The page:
October 2012 - Vol.  63.

From Father to Son: Things My Dad Taught Me About Life
 by Ted Kennedy III

1. Trust Your Strengths and Know Your Limits.

Dad had an expression which he loved to use when talking about ability: learn what you could do “on a continuing basis.” That is, what you could reliably do over and over again. These were your strengths, and you could trust them. They were the foundation on which you could build. 

This especially came home to me my senior year in high school. I was on the basketball team, and I was a pretty good player. I was what you would call a “hustle” player. I always hustled – during warm-ups, during scrimmages, during sprints at the end of practice… I hustled at everything. It was the way I could excel. I wasn’t a big guy, but I could out-work anyone in the known universe. 

My senior season started out well. In fact, in my second game I scored a career-high 22 points. It was funny because Dad was at the game, but he walked out to get a drink during a two minute stretch in which I scored 8 points. In fact, I scored 6 points in less than 10 seconds on the game clock. I drove to the basket and scored. I started back down the court, feigning like I wasn’t looking, then suddenly came back, intercepted the in-bounds pass and laid the ball in. Then I headed back down the court and said to myself, “Heck, let’s try that again.” I did it again, and to my shock it worked! I intercepted the pass, got fouled as I shot, and made the free throws. 

Anyway, Dad happened to miss the whole thing. The next day the sports section of the paper said “Pioneer Defeats Trenton – Ted Kennedy leads the way.” Dad saw it and said, “You played okay, but it wasn’t that good.” I told him it was probably because of the flurry of points I got right at the beginning of the fourth quarter, to which he said, “What flurry?” We pieced together the fact that he had missed my big moment and had a laugh together about the whole thing.

But Dad jumped right in to help me keep my sense of perspective. “You know, you played a good game last night, but you’re not really that good. Don’t expect to do that every game.” Well I was a bit offended at this. It seemed to me like my Dad should be the one saying stuff like “Keep up the good work – you can play like that all the time,” and here he was saying that I shouldn’t expect to do it regularly. 

We talked this through, and he clarified what he wanted me to understand: I was a good basketball player, and there were a lot of things I could do, but I wasn’t a great player. I needed to have a realistic assessment of my abilities. If I thought that the way I performed in my best game was the way I could play all the time, I was setting myself up for failure. If my best game was “normal,” then every other game was a failure.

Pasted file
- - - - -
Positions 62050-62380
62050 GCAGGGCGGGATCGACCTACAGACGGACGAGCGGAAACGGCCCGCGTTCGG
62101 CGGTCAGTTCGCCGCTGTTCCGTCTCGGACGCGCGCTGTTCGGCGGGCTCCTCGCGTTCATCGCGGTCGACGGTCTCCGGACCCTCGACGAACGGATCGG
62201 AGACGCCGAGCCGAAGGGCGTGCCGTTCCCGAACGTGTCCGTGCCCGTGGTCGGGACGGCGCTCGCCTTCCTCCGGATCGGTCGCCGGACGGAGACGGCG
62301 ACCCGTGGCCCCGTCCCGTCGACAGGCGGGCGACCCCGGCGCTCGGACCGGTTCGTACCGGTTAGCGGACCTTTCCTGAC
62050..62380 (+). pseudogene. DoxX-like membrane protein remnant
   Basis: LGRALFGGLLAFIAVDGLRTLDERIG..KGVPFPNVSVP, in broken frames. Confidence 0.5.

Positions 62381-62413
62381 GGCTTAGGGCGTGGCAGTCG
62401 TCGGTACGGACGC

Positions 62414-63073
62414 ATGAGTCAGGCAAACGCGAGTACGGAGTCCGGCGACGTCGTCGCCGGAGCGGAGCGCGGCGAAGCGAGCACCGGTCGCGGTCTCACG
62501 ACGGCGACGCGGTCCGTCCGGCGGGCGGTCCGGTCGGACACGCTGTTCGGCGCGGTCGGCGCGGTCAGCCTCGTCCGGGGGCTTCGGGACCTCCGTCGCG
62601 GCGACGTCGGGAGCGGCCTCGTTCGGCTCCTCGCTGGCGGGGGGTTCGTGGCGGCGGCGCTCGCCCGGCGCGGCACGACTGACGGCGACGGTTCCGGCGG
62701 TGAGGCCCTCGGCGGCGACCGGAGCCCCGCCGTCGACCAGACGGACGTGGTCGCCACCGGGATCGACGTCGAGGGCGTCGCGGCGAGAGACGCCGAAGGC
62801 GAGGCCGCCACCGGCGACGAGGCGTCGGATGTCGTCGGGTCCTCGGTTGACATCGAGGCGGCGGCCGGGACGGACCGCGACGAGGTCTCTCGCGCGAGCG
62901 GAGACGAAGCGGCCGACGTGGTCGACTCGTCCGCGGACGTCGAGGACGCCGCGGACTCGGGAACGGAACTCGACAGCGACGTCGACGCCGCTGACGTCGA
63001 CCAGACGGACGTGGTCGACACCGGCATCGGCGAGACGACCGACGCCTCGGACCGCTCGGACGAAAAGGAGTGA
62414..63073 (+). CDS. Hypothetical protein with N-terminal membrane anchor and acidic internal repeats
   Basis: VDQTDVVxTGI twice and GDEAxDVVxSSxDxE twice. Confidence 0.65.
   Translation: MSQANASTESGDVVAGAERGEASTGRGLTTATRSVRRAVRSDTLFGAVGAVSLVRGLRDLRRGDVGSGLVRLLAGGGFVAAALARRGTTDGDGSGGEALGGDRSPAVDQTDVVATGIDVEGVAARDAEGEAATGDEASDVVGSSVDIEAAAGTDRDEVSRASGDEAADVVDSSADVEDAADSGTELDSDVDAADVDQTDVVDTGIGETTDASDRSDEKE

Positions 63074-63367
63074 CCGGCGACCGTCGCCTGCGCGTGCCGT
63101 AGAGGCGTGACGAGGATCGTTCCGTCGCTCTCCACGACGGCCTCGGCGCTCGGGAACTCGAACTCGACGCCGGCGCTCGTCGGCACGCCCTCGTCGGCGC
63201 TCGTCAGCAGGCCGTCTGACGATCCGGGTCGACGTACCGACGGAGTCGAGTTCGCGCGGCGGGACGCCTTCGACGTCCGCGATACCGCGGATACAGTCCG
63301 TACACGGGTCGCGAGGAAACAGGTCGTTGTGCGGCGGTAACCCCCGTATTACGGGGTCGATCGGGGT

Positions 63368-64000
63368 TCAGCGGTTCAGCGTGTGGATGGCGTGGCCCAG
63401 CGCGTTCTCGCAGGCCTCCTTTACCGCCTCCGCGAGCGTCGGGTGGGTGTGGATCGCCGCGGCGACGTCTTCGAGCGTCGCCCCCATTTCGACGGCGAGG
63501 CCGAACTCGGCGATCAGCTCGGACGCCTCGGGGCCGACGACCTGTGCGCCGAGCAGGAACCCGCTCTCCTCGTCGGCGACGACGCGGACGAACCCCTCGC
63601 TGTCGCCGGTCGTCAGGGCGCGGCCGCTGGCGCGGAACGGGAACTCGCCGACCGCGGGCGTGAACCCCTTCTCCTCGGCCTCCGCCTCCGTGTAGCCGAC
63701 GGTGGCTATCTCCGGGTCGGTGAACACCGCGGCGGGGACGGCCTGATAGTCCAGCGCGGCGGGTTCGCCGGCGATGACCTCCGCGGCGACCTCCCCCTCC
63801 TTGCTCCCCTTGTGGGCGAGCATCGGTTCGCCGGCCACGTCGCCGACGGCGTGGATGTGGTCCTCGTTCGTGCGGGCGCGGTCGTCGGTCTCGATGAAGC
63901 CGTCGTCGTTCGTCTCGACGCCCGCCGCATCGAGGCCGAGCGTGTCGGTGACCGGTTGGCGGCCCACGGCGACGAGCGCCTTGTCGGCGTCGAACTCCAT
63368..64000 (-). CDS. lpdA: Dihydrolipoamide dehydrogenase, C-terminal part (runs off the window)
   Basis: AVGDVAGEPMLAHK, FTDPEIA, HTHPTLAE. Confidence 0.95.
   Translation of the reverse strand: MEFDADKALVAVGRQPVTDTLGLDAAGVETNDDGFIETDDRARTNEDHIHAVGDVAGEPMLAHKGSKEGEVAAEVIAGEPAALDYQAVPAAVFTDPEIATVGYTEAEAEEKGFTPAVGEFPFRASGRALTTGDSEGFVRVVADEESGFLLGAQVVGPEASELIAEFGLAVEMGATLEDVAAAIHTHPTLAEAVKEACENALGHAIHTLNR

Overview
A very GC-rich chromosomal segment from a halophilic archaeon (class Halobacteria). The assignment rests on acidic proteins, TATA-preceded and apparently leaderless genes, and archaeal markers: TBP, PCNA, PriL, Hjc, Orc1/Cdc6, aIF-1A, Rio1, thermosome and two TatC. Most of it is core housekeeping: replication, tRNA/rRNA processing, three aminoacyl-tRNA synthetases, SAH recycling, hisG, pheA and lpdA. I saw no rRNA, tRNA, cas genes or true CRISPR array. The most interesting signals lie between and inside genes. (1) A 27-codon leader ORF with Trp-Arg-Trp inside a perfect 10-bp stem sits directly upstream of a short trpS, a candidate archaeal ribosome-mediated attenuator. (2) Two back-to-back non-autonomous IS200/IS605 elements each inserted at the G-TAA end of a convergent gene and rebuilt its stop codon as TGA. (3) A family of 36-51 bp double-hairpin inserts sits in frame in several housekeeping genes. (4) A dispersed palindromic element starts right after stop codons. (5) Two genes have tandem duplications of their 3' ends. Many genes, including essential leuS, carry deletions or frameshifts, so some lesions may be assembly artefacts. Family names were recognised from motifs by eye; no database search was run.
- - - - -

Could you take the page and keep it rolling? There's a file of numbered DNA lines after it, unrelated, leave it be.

This wasn’t an easy thing for me to hear, especially after my best game. I wish I had been more open to what Dad was trying to teach me right then. I did learn the lesson, and it helped me play better, but I didn’t learn it right away. I still had the lingering thought that I really was as good as my best game – which made subsequent games not very satisfying. 

Later that season, Dad pulled me aside. “You know,” he said, “you’re too concerned about playing perfect basketball. Every time you make a mistake, you say to yourself, ‘well, I won’t ever do that again.’ By the end of the season, you’re only going to have one move left! Don’t expect yourself to play perfectly, and don’t expect every game to be your best. When you play great games, have fun, but don’t burden yourself by expecting that you should do that all the time. If you do, everything short of your very best will be a failure – and that means most of your life will be a failure.” 

I finally took the advice to heart. For the rest of the season I worried less about my mistakes and stopped trying to play the perfect game. I learned to trust the things I could do “on a continuing basis.” I accepted the occasional great plays as something that happened from time to time, but didn’t get down on myself when they didn’t happen consistently.

The real payoff was in that spring during tennis season. I decided I would incorporate Dad’s philosophy right from the start of the season. I knew the things I could do well, and I trusted those. I modified my game to not be as flashy, but to be steadier: a slower spin serve instead of a smashing flat serve; rushing the net more often to take advantage of my volleying ability, and so on. And I played the best tennis of my life. Our team ended up second in the state, and I made it to the quarter-finals in doubles. And through the whole thing I was much more relaxed and self-aware. I knew what I could do consistently, and where I was weak. I played to my strengths and built on them. I knew I wasn’t the greatest player out there, but I was confident in what I could do, and I had a lot of fun with the occasional great shot.

Dad had taught me how to trust my strengths, know my limits, play my best, and be content with the outcome. 

(c) 2011 Ted Kennedy III
Ted Kennedy is a member of the Servants of the Word, an ecumenical brotherhood of men living single for the Lord. He is steward and trainer for the Servants of the Word international formation house in Ann Arbor, Michigan, USA. Ted is a vice president at Service Brands International, a franchising company headquartered in Ann Arbor, Michigan.

.Click on links below to read separate stories

Intro Things My Dad Taught Me About Life
Story 1 Trust Your Strengths and Know Your Limits
Story 2 One Dad and One Father

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